From reading a bunch, I've been under the vague impression that [adverb]+なる can be interpreted both progressively and resultatively; according to this chat log, since it can take time, it is a durative verb, not punctual. But I'm not sure.

Some examples that are confusing me:

② 医者になっている。
③ この部隊はXの指揮下になっている。

Perhaps, the verb なる in ② and ③ is punctual, while it's durative in ①.

Could someone answer if 暗くなっている can have a resultative interpretation?




② 医者になっている。
③ この部隊はXの指揮下になっている。



  • Thanks for the formatting edit and TL(!), I'll try and adopt the markup usage in the future.
    – Rimilel
    Aug 5 '15 at 22:45
  • Relevant (see answers): japanese.stackexchange.com/a/23335/3360 Verbs do exist that can be punctual or durative depending on context.
    – Rimilel
    Aug 5 '15 at 22:48

Rarely, yes.

なる in your examples are all punctual usage and these なっている represent a resutative aspect.

①(もう)暗くなっている。 (The weather) has become already dark.

② 医者になっている。 (He/She) has become a doctor.

③ この部隊はXの指揮下になっている。This unit is in X's command.

However, durative usage is possible when the subject is plural or collective, because collection of punctual actions that occur gradually can be regarded as a durative action.

e.g. そこかしこで、雰囲気が暗くなっている The atmosphere is getting / has become dark here and there

Perhaps なっていっている is better for "is getting".

  • This is surprising to me... without もう, 暗くなっている seems pretty ambiguous to me. As an example of forcing the continuative reading (as opposed to iterative), 部屋がどんどん暗くなっている seems perfectly valid to me. Aug 6 '15 at 15:02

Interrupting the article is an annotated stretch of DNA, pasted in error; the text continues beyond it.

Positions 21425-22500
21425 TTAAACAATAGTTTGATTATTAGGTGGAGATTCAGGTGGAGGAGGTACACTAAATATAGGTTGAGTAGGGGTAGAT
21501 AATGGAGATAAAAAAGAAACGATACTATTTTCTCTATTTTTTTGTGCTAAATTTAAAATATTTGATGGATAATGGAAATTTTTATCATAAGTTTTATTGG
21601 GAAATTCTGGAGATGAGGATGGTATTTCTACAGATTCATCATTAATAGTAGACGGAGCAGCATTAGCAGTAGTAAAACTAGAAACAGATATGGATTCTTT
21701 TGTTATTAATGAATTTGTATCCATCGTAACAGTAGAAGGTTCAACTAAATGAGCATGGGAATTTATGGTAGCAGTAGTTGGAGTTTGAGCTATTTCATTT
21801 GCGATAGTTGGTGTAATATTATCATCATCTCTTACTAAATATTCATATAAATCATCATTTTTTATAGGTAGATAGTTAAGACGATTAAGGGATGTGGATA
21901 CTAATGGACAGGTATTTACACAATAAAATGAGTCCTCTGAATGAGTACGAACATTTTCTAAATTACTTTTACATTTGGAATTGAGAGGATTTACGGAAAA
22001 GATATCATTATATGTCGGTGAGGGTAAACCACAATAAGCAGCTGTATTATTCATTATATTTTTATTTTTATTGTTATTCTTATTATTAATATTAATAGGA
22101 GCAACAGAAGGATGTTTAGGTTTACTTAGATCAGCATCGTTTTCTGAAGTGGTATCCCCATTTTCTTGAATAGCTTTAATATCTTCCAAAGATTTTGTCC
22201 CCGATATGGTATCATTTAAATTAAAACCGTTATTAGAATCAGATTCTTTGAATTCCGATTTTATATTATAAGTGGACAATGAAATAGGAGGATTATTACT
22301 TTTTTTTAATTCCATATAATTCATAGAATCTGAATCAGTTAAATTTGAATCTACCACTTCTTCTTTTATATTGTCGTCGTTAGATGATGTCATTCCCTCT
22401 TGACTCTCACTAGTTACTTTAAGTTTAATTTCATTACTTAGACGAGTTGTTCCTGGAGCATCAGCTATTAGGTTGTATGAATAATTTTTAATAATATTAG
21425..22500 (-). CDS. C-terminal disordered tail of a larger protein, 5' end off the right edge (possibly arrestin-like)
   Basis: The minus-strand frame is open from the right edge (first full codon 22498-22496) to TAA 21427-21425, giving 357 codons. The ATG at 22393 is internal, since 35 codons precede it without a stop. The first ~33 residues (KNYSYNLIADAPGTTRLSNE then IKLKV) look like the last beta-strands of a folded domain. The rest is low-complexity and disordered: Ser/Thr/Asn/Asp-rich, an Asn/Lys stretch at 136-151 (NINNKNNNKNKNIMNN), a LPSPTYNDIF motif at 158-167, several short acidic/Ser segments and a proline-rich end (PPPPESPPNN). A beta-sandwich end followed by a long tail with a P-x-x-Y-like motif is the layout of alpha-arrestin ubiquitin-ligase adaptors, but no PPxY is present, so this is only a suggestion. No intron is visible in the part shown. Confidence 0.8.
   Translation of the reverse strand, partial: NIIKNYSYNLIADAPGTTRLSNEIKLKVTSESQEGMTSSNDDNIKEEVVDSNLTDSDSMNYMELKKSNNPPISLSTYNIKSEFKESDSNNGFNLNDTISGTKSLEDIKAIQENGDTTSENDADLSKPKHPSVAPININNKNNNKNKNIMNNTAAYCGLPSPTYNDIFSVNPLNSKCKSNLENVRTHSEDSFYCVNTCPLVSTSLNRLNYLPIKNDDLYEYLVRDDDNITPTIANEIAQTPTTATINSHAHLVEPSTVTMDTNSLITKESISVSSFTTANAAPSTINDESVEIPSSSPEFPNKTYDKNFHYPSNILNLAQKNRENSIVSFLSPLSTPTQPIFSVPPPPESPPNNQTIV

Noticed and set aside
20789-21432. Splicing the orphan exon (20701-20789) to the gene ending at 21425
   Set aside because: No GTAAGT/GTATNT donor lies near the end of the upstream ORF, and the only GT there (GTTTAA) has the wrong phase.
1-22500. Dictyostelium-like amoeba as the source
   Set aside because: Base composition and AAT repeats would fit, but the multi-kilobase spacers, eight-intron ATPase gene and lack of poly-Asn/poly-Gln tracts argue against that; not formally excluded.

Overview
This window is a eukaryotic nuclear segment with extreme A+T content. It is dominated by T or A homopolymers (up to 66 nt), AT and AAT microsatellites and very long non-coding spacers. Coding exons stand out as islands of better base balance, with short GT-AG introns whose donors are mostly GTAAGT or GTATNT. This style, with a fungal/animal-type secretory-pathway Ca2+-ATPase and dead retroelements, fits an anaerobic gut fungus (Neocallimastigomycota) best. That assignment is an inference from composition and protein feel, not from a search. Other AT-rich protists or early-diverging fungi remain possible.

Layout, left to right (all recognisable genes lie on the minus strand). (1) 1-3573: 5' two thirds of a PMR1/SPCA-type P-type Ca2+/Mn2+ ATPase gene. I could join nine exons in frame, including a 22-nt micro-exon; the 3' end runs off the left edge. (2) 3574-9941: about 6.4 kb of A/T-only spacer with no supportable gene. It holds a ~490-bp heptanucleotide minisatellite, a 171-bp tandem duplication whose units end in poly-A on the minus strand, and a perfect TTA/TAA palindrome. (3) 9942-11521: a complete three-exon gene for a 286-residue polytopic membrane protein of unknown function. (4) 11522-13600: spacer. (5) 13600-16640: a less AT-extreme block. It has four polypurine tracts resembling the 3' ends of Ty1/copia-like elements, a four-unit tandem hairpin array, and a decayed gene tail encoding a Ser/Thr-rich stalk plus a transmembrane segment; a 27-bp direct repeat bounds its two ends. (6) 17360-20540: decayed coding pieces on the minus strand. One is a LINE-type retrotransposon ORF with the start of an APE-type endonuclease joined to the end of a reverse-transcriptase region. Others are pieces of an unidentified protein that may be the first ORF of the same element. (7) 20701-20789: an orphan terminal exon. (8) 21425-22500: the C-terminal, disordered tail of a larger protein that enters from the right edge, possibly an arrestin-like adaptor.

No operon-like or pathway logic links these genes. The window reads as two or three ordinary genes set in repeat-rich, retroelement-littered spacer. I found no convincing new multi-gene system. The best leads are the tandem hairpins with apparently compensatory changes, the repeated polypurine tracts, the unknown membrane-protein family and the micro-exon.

• I think I said the same thing as what you say.
    – user4092
    Aug 6 '15 at 16:31
  • Hmm... it seemed like you were saying that the 進行中 reading is not possible, only the 反復 reading. I think the usual 進行中 reading works also (as long as もう isn't in the sentence), doesn't it? Aug 6 '15 at 18:13
  • 1
    Yes, when it has an adverb like ちょうど今 (just now), it's progressive (進行中). When it's modified by もう as well as the example, it's difficult to take it as progressive. When you simply say なっている, the resultative usage is dominant. As long as なる is concerned, 進行 and 反復 are virtually the same, I think.
    – user4092
    Aug 7 '15 at 0:44
  • 1
    No. As far as I know, 結果残存 means that a change once occurs and the result is maintained, while 反復 means that many changes of the same kind occur as time progresses.
    – user4092
    Aug 7 '15 at 8:24

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